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Sunday, October 24, 2021

The New and Improved Effective Steps to Know Your Customer (KYC)

Know Your Customer (KYC) process is essential for assessing customer risk and a requirement for anti-money laundering programs. To complete KYC, it’s necessary to know an individual’s identity, financial status, and level of risk, among other aspects. KYC is an important process for any successful financial institution. However, it is traditionally expensive and time-consuming. Thankfully due to advances in technology, there are more efficient and cost-effective solutions for the KYC process.

KYC registries

KYC registries are a type of KYC software that allows financial institutions to share data and customer identification information. This is beneficial because it reduces the companies’ cost for storing, updating, and retrieving this information while eliminating duplication of effort across various institutions to gather identifying documents from customers.

KYC registries extend beyond simply reducing costs; they are an effective way to assess risk within a given institution’s portfolio as well as when working with partners. Institutions can choose which records they want to upload to the registry by implementing systems that restrict access based on regulatory requirements or industry standards rather than uploading all documentation required by regulation into their database where there may be duplicates due to affective privacy laws.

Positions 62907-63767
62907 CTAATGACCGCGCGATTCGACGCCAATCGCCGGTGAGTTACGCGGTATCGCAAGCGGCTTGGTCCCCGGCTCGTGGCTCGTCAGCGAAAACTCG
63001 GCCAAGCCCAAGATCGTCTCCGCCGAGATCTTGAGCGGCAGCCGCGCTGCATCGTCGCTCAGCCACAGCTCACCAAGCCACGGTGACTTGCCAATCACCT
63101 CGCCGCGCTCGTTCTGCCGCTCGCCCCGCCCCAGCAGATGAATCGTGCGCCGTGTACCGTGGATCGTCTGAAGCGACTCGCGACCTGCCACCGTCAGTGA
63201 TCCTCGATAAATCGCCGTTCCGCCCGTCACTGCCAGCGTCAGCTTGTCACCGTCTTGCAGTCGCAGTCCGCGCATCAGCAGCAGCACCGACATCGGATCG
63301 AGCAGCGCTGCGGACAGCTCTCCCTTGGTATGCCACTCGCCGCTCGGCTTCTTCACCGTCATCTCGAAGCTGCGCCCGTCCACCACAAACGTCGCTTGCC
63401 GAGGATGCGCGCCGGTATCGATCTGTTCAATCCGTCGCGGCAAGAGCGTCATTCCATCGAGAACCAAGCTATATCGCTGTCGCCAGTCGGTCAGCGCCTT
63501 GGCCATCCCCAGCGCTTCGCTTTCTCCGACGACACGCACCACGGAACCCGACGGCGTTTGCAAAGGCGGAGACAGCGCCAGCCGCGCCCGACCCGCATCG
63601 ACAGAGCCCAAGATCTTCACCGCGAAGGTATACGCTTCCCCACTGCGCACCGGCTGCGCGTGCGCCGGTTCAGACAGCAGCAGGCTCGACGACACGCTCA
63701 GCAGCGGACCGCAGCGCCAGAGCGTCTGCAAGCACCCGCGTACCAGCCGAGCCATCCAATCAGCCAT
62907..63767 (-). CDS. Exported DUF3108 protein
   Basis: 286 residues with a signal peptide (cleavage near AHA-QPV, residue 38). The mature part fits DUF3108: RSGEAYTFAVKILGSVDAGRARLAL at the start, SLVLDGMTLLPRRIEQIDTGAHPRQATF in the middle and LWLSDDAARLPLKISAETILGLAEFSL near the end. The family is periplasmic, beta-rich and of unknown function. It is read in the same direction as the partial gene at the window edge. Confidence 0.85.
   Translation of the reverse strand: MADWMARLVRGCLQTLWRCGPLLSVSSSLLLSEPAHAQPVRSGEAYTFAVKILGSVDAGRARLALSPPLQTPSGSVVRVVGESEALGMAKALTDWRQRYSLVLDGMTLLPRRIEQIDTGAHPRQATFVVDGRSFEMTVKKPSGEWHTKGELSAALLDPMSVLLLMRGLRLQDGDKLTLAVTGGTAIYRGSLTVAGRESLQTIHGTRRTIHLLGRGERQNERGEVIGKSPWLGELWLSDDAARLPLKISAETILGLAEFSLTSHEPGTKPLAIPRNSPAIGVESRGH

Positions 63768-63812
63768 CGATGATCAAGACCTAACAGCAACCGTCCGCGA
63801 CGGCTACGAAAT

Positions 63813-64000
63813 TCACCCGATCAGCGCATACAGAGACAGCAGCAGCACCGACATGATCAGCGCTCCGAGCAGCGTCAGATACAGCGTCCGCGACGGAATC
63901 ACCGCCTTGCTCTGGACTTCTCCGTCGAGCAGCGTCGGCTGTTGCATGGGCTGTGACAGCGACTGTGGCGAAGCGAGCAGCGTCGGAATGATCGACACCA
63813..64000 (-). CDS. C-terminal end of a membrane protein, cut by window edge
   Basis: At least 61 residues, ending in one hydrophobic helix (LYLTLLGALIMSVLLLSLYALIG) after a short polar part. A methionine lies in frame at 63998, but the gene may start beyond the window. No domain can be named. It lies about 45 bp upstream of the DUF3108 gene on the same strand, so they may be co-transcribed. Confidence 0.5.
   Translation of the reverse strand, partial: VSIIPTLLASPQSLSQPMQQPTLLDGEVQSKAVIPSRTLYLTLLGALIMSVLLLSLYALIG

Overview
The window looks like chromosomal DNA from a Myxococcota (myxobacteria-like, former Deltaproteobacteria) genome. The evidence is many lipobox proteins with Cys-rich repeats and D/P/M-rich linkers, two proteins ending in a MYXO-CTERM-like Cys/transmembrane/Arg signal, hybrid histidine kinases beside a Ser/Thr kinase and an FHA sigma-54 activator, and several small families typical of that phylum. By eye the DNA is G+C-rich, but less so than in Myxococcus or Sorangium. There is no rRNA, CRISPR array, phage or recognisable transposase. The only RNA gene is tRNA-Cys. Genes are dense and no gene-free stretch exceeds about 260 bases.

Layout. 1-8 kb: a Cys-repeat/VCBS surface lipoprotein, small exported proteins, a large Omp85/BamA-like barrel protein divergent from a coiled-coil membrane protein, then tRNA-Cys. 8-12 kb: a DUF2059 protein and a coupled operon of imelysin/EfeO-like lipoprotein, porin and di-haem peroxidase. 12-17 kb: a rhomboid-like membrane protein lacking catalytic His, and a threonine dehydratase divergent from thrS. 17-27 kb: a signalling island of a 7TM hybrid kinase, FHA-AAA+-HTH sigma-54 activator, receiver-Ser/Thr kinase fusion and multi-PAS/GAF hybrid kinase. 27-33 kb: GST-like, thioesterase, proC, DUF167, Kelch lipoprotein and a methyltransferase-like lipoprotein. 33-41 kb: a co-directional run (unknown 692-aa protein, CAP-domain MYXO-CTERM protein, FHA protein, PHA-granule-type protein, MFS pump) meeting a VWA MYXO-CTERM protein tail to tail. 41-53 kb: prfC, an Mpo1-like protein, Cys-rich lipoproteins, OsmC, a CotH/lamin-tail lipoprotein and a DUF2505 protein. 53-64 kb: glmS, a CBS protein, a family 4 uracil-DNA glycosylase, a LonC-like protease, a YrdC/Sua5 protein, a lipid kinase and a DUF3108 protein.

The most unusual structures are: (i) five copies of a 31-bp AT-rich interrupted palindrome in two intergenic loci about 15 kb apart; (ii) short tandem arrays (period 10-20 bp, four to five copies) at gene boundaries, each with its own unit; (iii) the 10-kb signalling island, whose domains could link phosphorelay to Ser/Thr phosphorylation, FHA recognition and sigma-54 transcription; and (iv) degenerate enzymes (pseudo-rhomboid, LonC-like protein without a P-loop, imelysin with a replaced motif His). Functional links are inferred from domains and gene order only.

Electronic KYC verification (eKYC)

Electronic KYC verification (eKYC) has become an important and popular tool for large financial institutions that are looking to carry out more cost-efficient customer onboarding procedures. Electronic KYC allows the bank to verify a customer’s identity electronically before opening an account and then provides the person with access to their new account without having to queue at a branch.

eKYC is also significantly faster than traditional KYC verification as it can be completed within minutes rather than days or weeks. Electronic KYC eliminates errors due to manual data entry mistakes because all information provided by customers is captured digitally through video interviews or biometric identification like fingerprints, so there’s no need for any paperwork other than qualifications such as proof of residence documents when required by law. The technology has been adopted globally in recent years. Many banks now offer eKYCs on desktop 

computers, mobile devices, and web browsers, allowing them to take full advantage of digital transformation opportunities across every channel.

Mobile KYC

Mobile phones are now becoming an integral part of life for many people, with over half of the world’s population currently owning one. This has led to mobile banking being introduced as a new way of managing finances, including carrying out their day-to-day transactions through their phone, such as transferring money or checking balances. Mobile devices also have built-in cameras, making it possible for users to scan passports using OCR software or take photos during video interviews so they can be stored digitally along with fingerprints, too – making eKYCs more accessible than ever before.